Senseless Goals, Lost Paths And Wasted Lives
By James Donahue
Rafael Antonio Lozano has been attempting to drink a cup
of coffee at all corporate-owned Starbucks restaurants in the world. He began his trek in 1997 and at the time his story appeared,
had visited 4,775 Starbucks in North America in another 213 of them in Spain, England, France and Japan. At last check he
is still on this quest, having slurped coffee at an estimated 10,000 locations. Oh yes, Lozano has now changed his full name
to John Winter Smith, for reasons only known to himself.
Then there is Jim Dryer, a marathon swimmer who has successfully
swam across all of the Great Lakes, plans to swim from Chicago through all of the chain to lakes to the end of the St. Lawrence
River, and wants to set record length swims on the open sea.
Baltimore Oriole outfielder Rafael Palmeiro, San Francisco
Giants hitter Barry Bonds and New York Yankee player Roger Clemens are among the most recent long line of sluggers found to
have been ruining their bodies with steroids to build the muscular strength to break records striking those crowd-pleasing
home runs during America’s most infamous time-waster, the game of baseball.
And in a story like this we must not omit national
hero cyclist Lance Armstrong, who overcame cancer to score seven consecutive wins in the grueling Tour de France bicycle race.
He too has been implicated in illegal drug use to hit his mark.
The point is that these are all stories about men who have
devoted their lives and possibly their health to accomplish useless tasks.
What is it that sends people off on senseless life endeavors
like these? Other than getting their names in the Guinness Book of World Records and perhaps a moment of fame in newsprint,
just what is it that these people achieve? What will they have to show for their existence on this planet when the time
they have been given on this planet is over?
Strangely, this writer understands the peculiar challenge
of accomplishing such inane goals. As an ardent reader I once set out to read every book in our home-town public library.
After reading my way about a third of the way across the first shelf in the fiction section by authors with names starting
with “A” I realized that not all books are of interest to me, nor are they well written and some are just not
worth anyone’s time to be read.
In my youth I was an ardent stamp collector and active bird
watcher. After receiving a Brownie Hawkeye camera as a gift I set a goal of taking a photograph every day marking some event
occurring in my life. Oh yes, I also became engrossed in model railroading.
At a later time in my life I capitalized on a personal interest
in naval history after learning that an estimated 6,000 ships lie sunk on the bottom of the Great Lakes. While living and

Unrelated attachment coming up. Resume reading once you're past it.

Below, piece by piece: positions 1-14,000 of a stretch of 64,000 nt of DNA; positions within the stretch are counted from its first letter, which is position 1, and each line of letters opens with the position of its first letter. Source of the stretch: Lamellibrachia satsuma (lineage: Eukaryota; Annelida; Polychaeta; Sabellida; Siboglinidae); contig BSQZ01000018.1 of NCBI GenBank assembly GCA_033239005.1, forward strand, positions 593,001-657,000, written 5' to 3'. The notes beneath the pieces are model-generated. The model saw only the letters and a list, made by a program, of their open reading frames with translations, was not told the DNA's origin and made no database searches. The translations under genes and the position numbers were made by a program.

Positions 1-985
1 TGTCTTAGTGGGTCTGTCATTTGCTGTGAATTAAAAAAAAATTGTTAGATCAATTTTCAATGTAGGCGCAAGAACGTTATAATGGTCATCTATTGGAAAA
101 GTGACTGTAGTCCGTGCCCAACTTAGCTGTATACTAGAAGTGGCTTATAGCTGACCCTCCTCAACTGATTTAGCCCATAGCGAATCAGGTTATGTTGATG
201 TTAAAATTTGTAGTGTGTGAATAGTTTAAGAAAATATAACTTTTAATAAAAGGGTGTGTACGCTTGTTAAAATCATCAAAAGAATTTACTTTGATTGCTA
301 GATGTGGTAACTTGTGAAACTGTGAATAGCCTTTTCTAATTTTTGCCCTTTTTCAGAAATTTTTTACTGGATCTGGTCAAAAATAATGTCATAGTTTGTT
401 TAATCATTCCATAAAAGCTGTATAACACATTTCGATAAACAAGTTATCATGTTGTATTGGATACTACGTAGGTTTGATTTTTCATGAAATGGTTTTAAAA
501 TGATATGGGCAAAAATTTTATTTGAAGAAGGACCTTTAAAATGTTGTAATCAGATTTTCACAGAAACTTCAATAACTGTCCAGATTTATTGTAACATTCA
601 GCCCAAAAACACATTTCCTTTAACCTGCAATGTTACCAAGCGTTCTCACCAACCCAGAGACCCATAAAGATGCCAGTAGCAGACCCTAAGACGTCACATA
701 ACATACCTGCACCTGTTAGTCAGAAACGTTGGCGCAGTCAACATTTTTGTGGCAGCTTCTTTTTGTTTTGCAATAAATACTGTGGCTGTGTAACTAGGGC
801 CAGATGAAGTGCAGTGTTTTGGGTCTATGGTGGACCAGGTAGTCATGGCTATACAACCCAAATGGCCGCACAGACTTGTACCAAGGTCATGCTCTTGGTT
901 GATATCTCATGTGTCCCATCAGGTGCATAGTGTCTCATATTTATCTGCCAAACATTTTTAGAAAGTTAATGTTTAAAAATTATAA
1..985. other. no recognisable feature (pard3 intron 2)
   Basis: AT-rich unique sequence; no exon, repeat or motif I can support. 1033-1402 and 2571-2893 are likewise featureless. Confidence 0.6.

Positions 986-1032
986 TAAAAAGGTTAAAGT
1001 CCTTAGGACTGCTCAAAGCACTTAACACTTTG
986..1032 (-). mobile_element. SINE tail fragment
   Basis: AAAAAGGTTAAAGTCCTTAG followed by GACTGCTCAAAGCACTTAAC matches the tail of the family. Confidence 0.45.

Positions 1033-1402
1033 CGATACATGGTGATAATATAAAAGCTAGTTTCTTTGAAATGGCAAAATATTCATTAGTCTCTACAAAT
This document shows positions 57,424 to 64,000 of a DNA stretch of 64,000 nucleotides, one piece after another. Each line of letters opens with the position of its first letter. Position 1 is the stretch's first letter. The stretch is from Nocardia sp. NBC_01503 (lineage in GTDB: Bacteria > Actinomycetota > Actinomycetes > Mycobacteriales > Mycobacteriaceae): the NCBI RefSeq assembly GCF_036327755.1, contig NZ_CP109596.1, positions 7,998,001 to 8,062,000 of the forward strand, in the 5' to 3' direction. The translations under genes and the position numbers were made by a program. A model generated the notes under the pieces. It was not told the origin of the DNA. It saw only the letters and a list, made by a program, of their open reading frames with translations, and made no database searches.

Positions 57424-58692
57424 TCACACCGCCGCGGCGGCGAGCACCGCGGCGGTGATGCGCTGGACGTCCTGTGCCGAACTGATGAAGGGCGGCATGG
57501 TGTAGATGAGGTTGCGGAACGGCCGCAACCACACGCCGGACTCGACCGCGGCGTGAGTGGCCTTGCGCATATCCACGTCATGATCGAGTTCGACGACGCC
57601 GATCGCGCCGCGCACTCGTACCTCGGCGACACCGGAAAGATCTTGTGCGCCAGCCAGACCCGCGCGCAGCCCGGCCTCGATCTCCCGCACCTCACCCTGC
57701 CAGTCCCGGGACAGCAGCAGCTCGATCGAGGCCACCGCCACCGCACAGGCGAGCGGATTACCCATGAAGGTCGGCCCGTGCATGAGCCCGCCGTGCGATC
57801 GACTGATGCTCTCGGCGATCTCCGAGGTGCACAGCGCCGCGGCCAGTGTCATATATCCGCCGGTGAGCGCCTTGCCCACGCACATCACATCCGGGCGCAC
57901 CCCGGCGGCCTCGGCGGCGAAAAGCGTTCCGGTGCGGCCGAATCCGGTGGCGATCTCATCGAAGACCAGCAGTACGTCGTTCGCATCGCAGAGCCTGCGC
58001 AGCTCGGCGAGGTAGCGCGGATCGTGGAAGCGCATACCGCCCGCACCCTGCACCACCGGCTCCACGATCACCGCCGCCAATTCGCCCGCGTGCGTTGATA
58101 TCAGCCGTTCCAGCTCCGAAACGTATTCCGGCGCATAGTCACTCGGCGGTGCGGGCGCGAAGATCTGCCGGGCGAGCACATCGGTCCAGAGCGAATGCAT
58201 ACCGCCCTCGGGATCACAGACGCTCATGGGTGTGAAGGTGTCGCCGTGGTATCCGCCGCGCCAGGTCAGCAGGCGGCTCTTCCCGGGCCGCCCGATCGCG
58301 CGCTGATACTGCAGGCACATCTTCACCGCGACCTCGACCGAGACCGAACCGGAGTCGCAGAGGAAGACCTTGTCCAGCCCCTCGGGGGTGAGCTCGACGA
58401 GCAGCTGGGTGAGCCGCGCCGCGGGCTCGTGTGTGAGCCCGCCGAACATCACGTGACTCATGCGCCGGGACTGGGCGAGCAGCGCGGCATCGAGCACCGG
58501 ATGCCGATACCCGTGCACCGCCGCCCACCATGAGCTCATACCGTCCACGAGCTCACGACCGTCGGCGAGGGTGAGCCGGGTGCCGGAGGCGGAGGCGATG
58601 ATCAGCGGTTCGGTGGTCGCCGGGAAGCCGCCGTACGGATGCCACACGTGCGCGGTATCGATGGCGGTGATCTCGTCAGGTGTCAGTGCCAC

working for a newspaper in a lake port city, I decided to research the history of every one of them for a weekly column. The
column proved popular and the research lead to a few books.
Yes, I truly understand the call that comes to individuals
to devote their lives to doing busy, nonsensical things. While hobbies are fun and good outlets for unwinding after long hard
word days, there can be a danger in turning hobbies into an obsession. There also is a danger of using that obsession to fill
every spare moment of extra time so that we forget the important things. . . like reaching out to our wives, our children,
our friends, neighors and the community.
Instead of collecting wealth, awards and things, real wealth
can be found in what we give away. The real rewards occur when we follow a spiritual path, reach out in love to around us
and discover the deity within ourselves.
Among the really important goals is to love and care
for the Mother Earth, from whom we acquire our essential needs to stay alive.
There was a time when I was trudging along to church every
Sunday and thought I had the God connection covered. Not only was I sitting in the wrong pew, I was obviously
on the wrong path.
Who would have thought that my choice of new pathways would
lead to an exciting adventure? I now have joined a remnant of the human race in what we perceive as a fight for the
very survival of our planet, escape from the forced enslavement of humanity and the discovery of our collective soul. I
now find myself caught up in a war against unseen forces that I once thought did not exist.
As this battle encompasses our daily lives, I can only wonder
how people like Lonzano, Dryer, Palmeiro and Armstrong can foolishly race around the globe, setting records in coffee drinking,
swimming, bicycling and hitting balls, but overlook the real adventure going on right under their noses.
Tragically we know that if this race is not won, their
accomplishments will be no more than memories turned to ashes on a dead and burning planet. If more men and women with this kind
of fervor for achievement would join ranks, think of how much better our chances would be.
We are fighting against what appear to be incredible
odds. If humans cannot learn to turn away from warfare and bigotry and start reaching out in love and brotherhood, if we do
not stop pillaging our natural resources, and if we continue to allow ourselves to be enslaved in a false pursuit for personal
possessions, all wil be lost.
So what is more important Mr. Winter, another cup of coffee
at some remote Starbucks restaurant, or reaching out in love to feed and comfort the homeless child you just passed while
on your way?